Whether we like it or not, Big Brother is the new reality

Governments have always snooped and spied to prevents threats, it is just that nowadays they use technology rather than send out a detective.
Security cameras, such as these in Fujairah, are a facet of modern life. Christopher Pike / The National
Security cameras, such as these in Fujairah, are a facet of modern life. Christopher Pike / The National

It can be somewhat uncomfortable knowing that every security camera you walk past is analysing your face to identify who you are, how old you are, where you work and what car you drive, among other bits of personal information.

But it is a price many are willing to pay if their governments provide them with a safe and crime-free environment in which to live. Governments have always snooped and spied to prevents threats, it is just that nowadays they use technology rather than send out a detective in a camel-coloured overcoat to hide out in a car parked a few yards away from a target’s house.

It becomes questionable and uncomfortable for many when this same technology is used commercially to make a profit from your habits and choices.

While the ripples of the US’ national security agency’s (NSA) surveillance programme Prism are still being felt, most people fail to see that the applications and services they use every day are just as intrusive, if not more so.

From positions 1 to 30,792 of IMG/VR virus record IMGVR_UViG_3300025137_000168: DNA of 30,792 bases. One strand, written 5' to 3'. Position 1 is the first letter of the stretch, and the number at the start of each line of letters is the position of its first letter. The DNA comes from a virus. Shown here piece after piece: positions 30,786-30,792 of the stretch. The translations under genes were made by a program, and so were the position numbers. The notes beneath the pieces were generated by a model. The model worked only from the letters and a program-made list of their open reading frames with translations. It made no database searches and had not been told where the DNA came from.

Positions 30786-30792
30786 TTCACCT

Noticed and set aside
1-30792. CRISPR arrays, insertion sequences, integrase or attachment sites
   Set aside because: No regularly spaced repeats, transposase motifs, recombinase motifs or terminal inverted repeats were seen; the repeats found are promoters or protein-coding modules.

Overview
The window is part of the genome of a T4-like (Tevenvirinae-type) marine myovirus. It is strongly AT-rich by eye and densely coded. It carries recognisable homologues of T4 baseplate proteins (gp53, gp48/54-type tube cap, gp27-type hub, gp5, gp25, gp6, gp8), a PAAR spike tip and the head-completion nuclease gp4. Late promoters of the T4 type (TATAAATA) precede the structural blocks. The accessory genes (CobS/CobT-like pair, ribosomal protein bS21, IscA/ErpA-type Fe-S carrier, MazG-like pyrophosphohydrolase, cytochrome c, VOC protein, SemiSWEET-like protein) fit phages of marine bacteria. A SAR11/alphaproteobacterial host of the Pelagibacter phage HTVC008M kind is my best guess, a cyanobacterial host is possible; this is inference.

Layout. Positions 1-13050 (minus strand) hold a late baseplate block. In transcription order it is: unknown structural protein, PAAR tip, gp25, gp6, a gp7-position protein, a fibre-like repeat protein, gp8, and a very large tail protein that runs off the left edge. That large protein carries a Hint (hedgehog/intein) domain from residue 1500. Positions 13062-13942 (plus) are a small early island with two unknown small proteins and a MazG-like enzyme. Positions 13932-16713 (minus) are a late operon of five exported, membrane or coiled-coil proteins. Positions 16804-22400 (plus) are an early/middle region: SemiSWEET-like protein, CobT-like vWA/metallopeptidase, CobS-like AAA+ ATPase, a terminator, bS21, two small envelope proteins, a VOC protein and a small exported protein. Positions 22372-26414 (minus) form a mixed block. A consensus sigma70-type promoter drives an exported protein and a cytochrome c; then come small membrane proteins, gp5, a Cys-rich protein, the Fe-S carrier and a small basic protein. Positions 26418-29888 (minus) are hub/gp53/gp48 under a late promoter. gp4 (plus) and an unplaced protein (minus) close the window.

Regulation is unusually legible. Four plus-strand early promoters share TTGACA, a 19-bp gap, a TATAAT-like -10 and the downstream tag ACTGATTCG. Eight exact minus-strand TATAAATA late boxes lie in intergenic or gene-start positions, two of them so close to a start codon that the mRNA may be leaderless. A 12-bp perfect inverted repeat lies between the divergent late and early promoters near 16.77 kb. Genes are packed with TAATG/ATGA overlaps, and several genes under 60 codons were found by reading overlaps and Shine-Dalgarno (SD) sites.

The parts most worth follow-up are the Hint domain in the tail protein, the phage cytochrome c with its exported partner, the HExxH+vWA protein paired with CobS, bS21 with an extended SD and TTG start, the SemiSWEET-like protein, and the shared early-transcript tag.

Many mobile applications request unnecessary access to various data stored on your device, from your camera, pictures, phone calls, messages, emails and accounts. On some phones you can choose to limit the permissions, on others, particularly phones running Google’s Android operating system, you cannot, giving the app developer access to all of this information.

Essentially this is no different to what the NSA is able to do. By giving app developers permission to access your camera – they will have the ability to switch it on remotely. Giving them access to your messages enables them to send and read your private messages, giving them access to your photo albums means they will be able to view every single one of your pictures and so forth. Alarm bells should be ringing if the permissions being requested have no relevance to the app in question.

The reason so many applications want as much access to data is because it is valuable. It can be mined and analysed and eventually sold as market research to third parties interested in knowing your preferences and habits so they can better target you with adverts.

Video surveillance technology along with analytics software is now being used by retailers for similar market research purposes by monitoring customer shopping habits and choices.

Essentially we are becoming products. Every single one of our choices and even movements will be monitored, analysed and commercialised in some way to help corporations make money.

To some, it may feel like a gross invasion of privacy. To others, it becomes a convenient way to consume products and services without the need to waste time shopping around.

Whatever your take, it is already happening.

thamid@thenational.ae

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Published: December 16, 2014 04:00 AM

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